Do the animals have feelings? Can dogs sense people’s emotions?
Dogs possess all of the same brain structures that produce emotions in humans. Dogs have the same hormones and undergo the same chemical changes that humans do during emotional states. Dogs even have the hormone oxytocin, which, in humans, is involved with feeling love and affection for others. With the same neurology and chemistry that people have, it seems reasonable to suggest that dogs also have emotions that are similar to ours. However, it is important to not go overboard and immediately assume that the emotional ranges of dogs and humans are the same.
To understand what dogs feel, we must turn to research done to explore the emotions of humans. It is the case that not all people have the full range of all possible emotions, and, in fact, at some points in your life you did not have the full complement of emotions that you feel and express today. There is much research to demonstrate that infants and very young children have a more limited range of emotions. It is over time that the infant’s emotions begin to differentiate and develop and, by the time they’ve reached adulthood, their range of emotional experiences is quite broad.
The mind of a dog is roughly equivalent to that of a human who is two years old. This conclusion holds for most mental abilities as well as emotions. Thus, we can look to the human research to see what we might expect of our dogs. Just like a two-year-old child, our dogs clearly have emotions, but many fewer kinds of emotions than found in adult humans.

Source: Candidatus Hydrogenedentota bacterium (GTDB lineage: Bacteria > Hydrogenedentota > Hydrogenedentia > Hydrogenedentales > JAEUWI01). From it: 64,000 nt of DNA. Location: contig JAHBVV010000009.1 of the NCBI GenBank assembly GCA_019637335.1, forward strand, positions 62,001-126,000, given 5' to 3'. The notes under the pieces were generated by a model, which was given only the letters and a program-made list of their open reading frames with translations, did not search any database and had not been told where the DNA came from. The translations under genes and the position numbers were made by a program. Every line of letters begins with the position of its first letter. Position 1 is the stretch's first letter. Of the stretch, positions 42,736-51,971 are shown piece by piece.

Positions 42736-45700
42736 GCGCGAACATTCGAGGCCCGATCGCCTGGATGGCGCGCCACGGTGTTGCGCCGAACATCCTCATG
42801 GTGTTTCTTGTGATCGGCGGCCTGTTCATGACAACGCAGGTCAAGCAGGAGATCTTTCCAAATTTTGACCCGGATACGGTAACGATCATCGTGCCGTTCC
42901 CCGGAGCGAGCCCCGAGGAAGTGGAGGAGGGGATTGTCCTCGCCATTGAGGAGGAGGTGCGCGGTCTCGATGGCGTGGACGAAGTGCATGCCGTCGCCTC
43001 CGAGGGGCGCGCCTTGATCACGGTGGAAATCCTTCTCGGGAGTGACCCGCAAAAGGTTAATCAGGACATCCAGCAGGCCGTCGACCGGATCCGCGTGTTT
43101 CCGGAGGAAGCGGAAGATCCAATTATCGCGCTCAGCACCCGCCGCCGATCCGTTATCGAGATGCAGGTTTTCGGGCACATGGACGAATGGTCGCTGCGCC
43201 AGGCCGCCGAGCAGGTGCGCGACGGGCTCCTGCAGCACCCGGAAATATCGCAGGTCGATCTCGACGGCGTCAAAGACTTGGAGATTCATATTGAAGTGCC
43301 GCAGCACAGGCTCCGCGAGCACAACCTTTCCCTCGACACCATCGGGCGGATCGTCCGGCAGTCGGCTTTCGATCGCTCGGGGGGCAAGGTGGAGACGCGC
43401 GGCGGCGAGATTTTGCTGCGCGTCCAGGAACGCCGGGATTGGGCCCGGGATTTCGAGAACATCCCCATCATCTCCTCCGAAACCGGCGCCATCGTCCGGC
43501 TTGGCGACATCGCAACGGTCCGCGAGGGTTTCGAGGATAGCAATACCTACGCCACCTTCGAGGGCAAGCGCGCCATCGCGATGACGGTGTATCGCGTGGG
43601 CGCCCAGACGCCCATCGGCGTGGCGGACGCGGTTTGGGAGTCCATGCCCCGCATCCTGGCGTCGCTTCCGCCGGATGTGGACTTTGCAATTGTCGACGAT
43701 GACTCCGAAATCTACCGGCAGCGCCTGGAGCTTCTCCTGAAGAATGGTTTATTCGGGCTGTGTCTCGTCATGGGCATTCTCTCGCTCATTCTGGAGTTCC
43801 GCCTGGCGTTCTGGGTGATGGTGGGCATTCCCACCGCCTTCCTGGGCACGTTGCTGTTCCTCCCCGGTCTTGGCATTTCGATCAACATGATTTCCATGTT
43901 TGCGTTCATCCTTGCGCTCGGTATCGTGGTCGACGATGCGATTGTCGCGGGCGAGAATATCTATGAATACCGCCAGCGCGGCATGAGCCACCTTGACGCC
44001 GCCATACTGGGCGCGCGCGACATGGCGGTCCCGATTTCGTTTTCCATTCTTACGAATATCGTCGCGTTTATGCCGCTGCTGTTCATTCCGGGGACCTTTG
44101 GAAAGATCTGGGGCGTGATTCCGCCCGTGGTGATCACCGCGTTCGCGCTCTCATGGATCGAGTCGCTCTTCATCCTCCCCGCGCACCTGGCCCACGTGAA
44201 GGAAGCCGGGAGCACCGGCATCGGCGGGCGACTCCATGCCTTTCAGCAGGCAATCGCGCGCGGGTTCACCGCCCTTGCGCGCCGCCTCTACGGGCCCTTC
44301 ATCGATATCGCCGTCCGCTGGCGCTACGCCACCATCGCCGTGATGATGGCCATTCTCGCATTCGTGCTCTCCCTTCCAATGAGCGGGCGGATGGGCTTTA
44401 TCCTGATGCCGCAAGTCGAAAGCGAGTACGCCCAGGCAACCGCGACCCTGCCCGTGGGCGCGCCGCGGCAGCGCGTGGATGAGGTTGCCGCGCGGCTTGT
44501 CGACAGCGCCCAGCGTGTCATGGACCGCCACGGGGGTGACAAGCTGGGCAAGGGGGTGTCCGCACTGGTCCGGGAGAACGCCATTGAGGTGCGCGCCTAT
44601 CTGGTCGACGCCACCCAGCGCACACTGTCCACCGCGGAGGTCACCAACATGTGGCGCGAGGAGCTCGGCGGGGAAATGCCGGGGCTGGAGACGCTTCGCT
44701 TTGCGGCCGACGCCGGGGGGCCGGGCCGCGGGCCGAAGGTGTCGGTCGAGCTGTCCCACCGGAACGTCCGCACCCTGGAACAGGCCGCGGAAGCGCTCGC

The complex social emotions don’t appear until much later. Shame and pride take nearly three years to appear, while guilt appears around six months after that. A child is nearly four years of age before she feels contempt.
This developmental sequence is the golden key to understanding the emotions of dogs. Dogs go through their developmental stages much more quickly than humans do and have all of the emotional range that they will ever achieve by the time they are four to six months of age (depending on the rate of maturation in their breed). The important fact is that we know that the assortment of emotions available to the dog will not exceed that which is available to a human who is two to two-and-a-half years old. This means that a dog will have all of the basic emotions: joy, fear, anger, disgust, and, yes, love, but the dog does not experience the more complex emotions like guilt, pride, and shame.
Can dogs feel guilty for their mistakes?
Many would argue that they have seen evidence indicating their dog is capable of experiencing guilt. The usual situation recounted is one in which you’ve come home and your dog starts slinking around showing discomfort, and you then find that he has left a smelly brown deposit on your kitchen floor. It is natural to conclude that the dog was acting in a way that shows that he is feeling guilty about his transgression. Despite appearances, this is not guilt, but simply a display of the more basic emotion of fear. Your dog has learned that when you appear and his droppings are visible on the floor, bad things happen to him. What you see is his fear of punishment; he will never feel guilt because he is not capable of experiencing it.
So what does this mean for those of us who live with and interact with dogs?
You can feel free to dress your dog in that silly costume for a party. He will not feel shame, regardless of how ridiculous he looks. He will also not feel pride at taking home the top prize in a dog show or an obedience competition.
Do dogs feel love? Do dogs feel sad?
Your dog can indisputably feel love for you (as much as a 2-year-old), derive contentment from your company and has a limited capacity to feel sad when you are away. Generally, they will always be content as long as they are in a comfortable environment, well fed, well rested and entertained.